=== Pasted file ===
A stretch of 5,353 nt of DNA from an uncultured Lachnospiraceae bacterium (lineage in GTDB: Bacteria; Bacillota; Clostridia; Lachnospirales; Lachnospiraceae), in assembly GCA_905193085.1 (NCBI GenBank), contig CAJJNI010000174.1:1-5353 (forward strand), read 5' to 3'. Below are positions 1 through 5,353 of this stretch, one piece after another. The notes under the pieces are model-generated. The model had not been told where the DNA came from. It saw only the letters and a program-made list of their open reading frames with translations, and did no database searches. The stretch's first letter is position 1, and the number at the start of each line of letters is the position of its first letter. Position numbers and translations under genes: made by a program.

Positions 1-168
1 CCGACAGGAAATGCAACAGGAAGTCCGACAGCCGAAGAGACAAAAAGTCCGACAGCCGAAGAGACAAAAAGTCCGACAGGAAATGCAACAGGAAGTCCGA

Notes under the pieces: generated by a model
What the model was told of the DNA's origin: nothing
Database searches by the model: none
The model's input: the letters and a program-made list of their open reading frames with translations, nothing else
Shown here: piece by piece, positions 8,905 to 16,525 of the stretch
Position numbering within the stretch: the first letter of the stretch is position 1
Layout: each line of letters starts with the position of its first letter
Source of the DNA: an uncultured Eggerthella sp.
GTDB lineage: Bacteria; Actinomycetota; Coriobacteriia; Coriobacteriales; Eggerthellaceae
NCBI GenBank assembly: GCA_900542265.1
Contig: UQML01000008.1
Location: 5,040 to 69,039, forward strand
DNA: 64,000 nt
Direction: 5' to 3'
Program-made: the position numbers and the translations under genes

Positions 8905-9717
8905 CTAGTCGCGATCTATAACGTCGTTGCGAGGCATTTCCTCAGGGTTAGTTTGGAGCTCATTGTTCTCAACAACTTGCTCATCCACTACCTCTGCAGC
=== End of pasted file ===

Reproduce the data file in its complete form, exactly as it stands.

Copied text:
A stretch of 5,353 nt of DNA from an uncultured Lachnospiraceae bacterium (lineage in GTDB: Bacteria; Bacillota; Clostridia; Lachnospirales; Lachnospiraceae), in assembly GCA_905193085.1 (NCBI GenBank), contig CAJJNI010000174.1:1-5353 (forward strand), read 5' to 3'. Below are positions 1 through 5,353 of this stretch, one piece after another. The notes under the pieces are model-generated. The model had not been told where the DNA came from. It saw only the letters and a program-made list of their open reading frames with translations, and did no database searches. The stretch's first letter is position 1, and the number at the start of each line of letters is the position of its first letter. Position numbers and translations under genes: made by a program.

Positions 1-168
1 CCGACAGGAAATGCAACAGGAAGTCCGACAGCCGAAGAGACAAAAAGTCCGACAGCCGAAGAGACAAAAAGTCCGACAGGAAATGCAACAGGAAGTCCGA

Notes under the pieces: generated by a model
What the model was told of the DNA's origin: nothing
Database searches by the model: none
The model's input: the letters and a program-made list of their open reading frames with translations, nothing else
Shown here: piece by piece, positions 8,905 to 16,525 of the stretch
Position numbering within the stretch: the first letter of the stretch is position 1
Layout: each line of letters starts with the position of its first letter
Source of the DNA: an uncultured Eggerthella sp.
GTDB lineage: Bacteria; Actinomycetota; Coriobacteriia; Coriobacteriales; Eggerthellaceae
NCBI GenBank assembly: GCA_900542265.1
Contig: UQML01000008.1
Location: 5,040 to 69,039, forward strand
DNA: 64,000 nt
Direction: 5' to 3'
Program-made: the position numbers and the translations under genes

Positions 8905-9717
8905 CTAGTCGCGATCTATAACGTCGTTGCGAGGCATTTCCTCAGGGTTAGTTTGGAGCTCATTGTTCTCAACAACTTGCTCATCCACTACCTCTGCAGC